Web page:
In addition, lame duck 2018 was the final opportunity for groups to get bills through a completely one party-controlled state government. In 2019, a Democratic governor took office, breaking up GOP control and leading to divided government.

These factors helped lead to often crowded lobbies outside the Michigan House and Senate. In the spaces outside the chambers, constituents and registered lobbyists often wait to meet with lawmakers and monitor what’s going on inside.

The group Progress Michigan and other progressive organizations, which opposed many of the policies that advanced in lame duck, worked to document what was happening in the lobbies during lame duck. The groups met with lawmakers and used video cameras. The goal was to give the public a “raw, unfiltered glimpse” at “the circus that was lame duck,” said Sam Inglot, a spokesperson for Progress Michigan.

“The amount of lobbyists reminded me of a protest,” Inglot said. “That’s when I typically see that amount of bodies in those spaces.”


Increases In Lobbyist Spending

Some of the groups that increased their spending in 2018 were directly interested in bills that advanced at the end of the year. For instance, Enbridge, the company that owns an oil pipeline in the Straits of Mackinac, reported spending $47,775 on lobbying in 2017. In 2018, Enbridge reported spending $86,733.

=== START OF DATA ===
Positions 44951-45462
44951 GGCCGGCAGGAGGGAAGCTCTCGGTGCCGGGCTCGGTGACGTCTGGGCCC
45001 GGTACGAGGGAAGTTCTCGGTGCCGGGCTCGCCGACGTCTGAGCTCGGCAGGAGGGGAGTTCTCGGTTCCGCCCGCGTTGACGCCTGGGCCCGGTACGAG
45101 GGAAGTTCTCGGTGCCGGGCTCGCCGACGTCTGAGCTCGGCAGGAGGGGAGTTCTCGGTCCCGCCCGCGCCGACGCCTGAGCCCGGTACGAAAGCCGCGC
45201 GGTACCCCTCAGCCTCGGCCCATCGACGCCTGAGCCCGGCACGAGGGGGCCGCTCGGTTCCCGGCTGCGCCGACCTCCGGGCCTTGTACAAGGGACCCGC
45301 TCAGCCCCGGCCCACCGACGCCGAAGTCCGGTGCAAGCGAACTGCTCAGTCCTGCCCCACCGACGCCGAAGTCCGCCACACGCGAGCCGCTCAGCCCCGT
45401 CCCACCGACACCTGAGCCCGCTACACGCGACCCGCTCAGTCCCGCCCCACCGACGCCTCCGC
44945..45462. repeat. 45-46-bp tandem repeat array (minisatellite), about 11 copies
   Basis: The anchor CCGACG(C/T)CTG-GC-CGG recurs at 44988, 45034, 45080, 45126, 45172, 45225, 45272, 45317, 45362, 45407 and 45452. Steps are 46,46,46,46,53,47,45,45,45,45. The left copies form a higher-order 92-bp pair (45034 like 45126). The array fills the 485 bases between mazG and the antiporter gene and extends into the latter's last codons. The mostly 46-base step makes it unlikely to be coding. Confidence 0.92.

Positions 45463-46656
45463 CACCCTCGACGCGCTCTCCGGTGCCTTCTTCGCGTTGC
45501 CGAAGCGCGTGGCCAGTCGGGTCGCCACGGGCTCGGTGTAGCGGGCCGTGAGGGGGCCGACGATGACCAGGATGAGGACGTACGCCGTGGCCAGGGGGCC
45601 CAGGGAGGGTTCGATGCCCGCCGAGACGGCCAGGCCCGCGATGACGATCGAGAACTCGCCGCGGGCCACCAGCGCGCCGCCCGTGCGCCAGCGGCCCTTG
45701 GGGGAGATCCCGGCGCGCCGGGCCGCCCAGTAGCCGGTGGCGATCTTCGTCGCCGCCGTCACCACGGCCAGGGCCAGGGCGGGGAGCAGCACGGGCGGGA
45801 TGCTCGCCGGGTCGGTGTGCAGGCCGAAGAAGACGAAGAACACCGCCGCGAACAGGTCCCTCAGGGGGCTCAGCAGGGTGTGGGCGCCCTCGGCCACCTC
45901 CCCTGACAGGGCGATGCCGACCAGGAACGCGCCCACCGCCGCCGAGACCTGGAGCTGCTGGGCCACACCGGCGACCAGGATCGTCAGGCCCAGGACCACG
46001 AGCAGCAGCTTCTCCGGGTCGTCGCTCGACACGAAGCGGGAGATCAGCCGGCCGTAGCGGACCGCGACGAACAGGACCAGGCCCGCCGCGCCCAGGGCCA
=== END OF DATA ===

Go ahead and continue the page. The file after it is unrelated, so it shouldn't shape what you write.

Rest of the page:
Amid calls from some lawmakers to shut down the pipeline, the Legislature approved a bill in lame duck to create a new authority to oversee a tunnel to house Line 5 into the future. Enbridge supported the bill. Snyder signed it into law.

The casino MGM Grand Detroit reported spending $212,510 on lobbying in 2017. In 2018, it reported spending $388,370.

The Legislature approved a wide-ranging package of bills on gaming regulations in lame duck. The package expanded online gaming and eased other regulations on casinos. The bills had the support of the gaming industry and a bipartisan group of lawmakers. But they ultimately received a veto from Snyder.

While there were individual businesses interested in policies that upped their spending in 2018, the spending of multi-client lobbying firms that represent various interest groups also trended upward.

The five multi-client firms that spent the most in 2018 combined to spend $7.0 million. Those five firms’ previous high for a year was $6.5 million.

Taylor Benavente, association industry advocate for Michigan Society of Association Executives,  said while it’s not the case for all associations, some associations have outsourced their legislative functions to lobbying firms or management services.

“The costs associated with these services are reflected in the sector’s trend of increased spending in this area,” he added.

The overall lobbying total for 2018 of $40.3 million is up about $400,000 — or about 1 percent — over the previous record of $39.9 million in 2016. Total reported lobbyist spending has been generally trending upward for decades.

In 2008, for instance, lobbyists reported spending only $32.1 million. The 2018 total is up 25 percent from the 2008 total.